UC San Diego Health is the only hospital in San Diego County offering minimally invasive removal of salivary stones that can cause swelling, pain and chronic infection.
The benefits of the innovative endoscopic procedure, known as sialendoscopy, over traditional surgical approaches include:
Incision-Less Procedure for Salivary Gland Disorders
Eating is one of life's simple pleasures but, if you have a salivary stone in your mouth, mealtime may become a source of anxiety.
Read how UC San Diego Health can help.
- Preservation of the patient's salivary gland. Traditional surgery removes the affected gland.
Very low risk of damage to adjacent nerves
No hospitalization, as the procedure is done on an outpatient basis
- No wound care
- No incision, thus no scar
In addition, sialendoscopy allows the physician to directly visualize the stone (or other cause of inflammation) prior to therapeutic intervention, modifying as needed. It also enables the delivery of medication directly to the affected area.
Charles Coffey, MD, a head and neck surgeon at UC San Diego Health, specializes in the procedure and was trained by one of the nation's early champions of the minimally invasive approach. He currently performs 24 to 36 sialendoscopies per year and has a greater than 80 percent success rate in restoring quality of life to patients with salivary stones. Most of his patients return to normal daily life within two days and will not need a second intervention.
What Is a Salivary Stone?
Salivary stones are crystals made of calcium and other constituents of saliva.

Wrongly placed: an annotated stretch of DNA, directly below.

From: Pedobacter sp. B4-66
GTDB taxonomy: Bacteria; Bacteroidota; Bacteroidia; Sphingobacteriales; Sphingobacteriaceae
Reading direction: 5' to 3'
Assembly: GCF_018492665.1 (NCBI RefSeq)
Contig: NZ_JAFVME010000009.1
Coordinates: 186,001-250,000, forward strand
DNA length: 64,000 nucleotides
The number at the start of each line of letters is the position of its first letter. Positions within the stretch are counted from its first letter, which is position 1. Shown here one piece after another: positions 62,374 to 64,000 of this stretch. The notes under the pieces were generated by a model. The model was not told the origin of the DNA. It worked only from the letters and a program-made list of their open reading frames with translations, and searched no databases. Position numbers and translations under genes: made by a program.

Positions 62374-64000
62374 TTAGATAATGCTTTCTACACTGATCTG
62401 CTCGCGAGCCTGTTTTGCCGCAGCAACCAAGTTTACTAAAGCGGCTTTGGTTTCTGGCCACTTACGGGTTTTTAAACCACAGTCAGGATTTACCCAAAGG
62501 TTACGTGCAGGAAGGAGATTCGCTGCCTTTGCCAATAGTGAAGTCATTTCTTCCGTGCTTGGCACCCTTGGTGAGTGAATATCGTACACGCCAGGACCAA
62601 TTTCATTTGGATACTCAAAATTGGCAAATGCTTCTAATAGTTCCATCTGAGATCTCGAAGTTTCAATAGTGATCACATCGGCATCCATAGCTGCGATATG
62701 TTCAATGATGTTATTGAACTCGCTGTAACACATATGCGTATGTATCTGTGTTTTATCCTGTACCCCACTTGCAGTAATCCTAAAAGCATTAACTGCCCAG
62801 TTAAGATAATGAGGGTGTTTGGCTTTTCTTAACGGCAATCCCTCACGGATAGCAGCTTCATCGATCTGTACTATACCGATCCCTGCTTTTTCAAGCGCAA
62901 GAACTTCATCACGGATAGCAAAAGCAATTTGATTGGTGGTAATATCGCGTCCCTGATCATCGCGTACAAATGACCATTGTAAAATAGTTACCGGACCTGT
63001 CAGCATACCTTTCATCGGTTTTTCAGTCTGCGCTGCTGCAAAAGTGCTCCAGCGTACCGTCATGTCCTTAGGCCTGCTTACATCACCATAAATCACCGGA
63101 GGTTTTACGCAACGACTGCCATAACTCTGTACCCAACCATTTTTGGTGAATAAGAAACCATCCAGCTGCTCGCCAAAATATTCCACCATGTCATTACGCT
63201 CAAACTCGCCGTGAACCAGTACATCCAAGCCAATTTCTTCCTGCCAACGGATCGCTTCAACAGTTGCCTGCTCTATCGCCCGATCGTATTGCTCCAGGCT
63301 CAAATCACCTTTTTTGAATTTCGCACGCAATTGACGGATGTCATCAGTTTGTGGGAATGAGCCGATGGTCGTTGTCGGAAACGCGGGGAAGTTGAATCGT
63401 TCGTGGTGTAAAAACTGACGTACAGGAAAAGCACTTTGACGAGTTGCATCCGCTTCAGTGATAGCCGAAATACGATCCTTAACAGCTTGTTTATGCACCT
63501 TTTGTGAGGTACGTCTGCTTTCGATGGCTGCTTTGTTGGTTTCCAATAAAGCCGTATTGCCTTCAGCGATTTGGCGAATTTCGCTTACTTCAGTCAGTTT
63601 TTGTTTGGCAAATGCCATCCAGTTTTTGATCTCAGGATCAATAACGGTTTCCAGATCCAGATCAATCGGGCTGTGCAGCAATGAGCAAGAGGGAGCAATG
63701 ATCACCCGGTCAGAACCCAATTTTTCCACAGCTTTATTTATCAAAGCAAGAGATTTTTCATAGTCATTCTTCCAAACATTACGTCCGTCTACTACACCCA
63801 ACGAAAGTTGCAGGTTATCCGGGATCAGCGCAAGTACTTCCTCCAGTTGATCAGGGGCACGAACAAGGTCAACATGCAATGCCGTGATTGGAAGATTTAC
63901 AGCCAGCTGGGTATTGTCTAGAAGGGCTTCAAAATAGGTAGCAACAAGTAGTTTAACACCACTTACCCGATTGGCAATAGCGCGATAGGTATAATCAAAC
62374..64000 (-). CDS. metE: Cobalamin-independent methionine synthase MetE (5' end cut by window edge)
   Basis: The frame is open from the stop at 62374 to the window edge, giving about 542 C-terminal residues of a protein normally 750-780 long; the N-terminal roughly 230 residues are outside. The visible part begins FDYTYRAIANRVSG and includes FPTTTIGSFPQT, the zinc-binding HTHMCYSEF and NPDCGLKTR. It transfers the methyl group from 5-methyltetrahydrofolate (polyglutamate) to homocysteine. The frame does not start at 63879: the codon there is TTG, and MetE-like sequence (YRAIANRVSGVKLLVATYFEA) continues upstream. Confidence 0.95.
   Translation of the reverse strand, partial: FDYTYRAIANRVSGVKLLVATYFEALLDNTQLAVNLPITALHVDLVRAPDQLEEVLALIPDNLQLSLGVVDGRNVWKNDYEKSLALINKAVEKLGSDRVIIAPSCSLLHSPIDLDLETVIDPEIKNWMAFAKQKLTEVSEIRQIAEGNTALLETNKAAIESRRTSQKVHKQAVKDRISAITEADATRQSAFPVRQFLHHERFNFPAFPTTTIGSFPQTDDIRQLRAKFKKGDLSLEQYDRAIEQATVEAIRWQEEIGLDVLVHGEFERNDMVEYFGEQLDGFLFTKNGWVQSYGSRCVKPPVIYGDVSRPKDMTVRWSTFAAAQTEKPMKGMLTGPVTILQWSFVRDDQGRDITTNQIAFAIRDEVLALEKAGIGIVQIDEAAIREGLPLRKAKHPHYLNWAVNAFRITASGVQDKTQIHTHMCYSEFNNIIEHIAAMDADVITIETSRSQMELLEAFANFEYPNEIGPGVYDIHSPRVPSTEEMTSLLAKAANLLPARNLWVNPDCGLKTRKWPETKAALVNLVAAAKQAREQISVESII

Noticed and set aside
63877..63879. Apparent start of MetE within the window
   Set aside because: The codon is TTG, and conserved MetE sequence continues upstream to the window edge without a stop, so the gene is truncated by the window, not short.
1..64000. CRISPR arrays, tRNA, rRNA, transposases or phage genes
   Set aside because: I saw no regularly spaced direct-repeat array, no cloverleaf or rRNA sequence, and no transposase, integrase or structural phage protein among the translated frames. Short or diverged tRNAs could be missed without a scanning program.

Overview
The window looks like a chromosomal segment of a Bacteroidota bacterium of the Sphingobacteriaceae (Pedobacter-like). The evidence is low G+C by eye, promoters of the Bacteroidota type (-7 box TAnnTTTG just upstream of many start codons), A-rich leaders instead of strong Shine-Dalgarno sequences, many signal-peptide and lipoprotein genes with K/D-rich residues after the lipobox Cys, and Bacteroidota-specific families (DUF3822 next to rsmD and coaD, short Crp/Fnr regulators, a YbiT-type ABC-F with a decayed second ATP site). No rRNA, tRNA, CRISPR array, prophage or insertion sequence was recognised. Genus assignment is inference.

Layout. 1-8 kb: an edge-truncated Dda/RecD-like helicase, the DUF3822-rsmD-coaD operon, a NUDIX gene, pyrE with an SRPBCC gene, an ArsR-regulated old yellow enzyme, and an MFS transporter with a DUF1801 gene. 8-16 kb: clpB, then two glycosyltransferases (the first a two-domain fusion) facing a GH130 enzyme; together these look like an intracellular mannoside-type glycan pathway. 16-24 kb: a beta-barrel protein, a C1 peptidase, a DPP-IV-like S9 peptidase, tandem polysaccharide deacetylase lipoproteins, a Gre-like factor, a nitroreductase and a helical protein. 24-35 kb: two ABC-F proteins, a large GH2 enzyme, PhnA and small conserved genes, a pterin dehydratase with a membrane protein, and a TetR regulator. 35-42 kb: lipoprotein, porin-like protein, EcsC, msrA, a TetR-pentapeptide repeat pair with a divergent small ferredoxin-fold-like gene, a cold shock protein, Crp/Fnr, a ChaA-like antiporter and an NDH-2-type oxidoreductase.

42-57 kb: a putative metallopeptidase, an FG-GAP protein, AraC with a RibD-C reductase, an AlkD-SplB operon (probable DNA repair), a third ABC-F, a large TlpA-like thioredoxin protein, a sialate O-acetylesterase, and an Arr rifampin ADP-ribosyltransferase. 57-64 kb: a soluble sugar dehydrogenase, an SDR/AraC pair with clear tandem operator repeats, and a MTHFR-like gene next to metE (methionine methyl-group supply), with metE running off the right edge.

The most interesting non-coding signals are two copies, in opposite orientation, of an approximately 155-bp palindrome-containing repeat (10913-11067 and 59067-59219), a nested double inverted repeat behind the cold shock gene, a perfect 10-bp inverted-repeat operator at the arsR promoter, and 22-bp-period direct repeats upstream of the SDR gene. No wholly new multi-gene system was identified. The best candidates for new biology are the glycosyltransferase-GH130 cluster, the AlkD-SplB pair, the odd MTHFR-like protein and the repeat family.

Why Are Salivary Stones a Problem?
Microscopic salivary stones are common and harmless, passing without notice through the salivary gland ducts into the mouth. For reasons that are not well understood, these tiny stones sometimes continue to accrete material, growing to a size that can block the duct. When saliva cannot exit the duct, the gland swells, causing inflammation and often pain and infection. Anything that triggers salivary production, such as chewing and even the aroma of a favorite dish, can exacerbate the condition. Flare-ups can also occur unexpectedly and may be disfiguring. Living with a salivary stone is largely a quality of life issue as eating becomes a source of pain and disfiguring swelling. Many individuals will receive multiple courses of antibiotics before seeking specialized medical expertise.
What Is Sialendoscopy?
Sialendoscopy makes use of advances in miniaturization that enable cameras as small as 0.8 millimeters in diameter (approximately the thickness of a pencil lead) to be housed within long, thin endoscopes. During sialendoscopy, an endoscope is inserted into the affected duct in the mouth. Once the stone is located, the necessary removal equipment is threaded through a port in the scope to access the stone. The stone is then grasped and extracted or mechanically broken into smaller pieces, which are subsequently removed. In some cases, a stent may be used to widen a narrow duct. There is no incision because the stone is accessed through a natural opening in the mouth. This is important because surgery can injure nerves in the area, potentially causing weakness in movement of the face or tongue, numbness or alteration of taste sensation.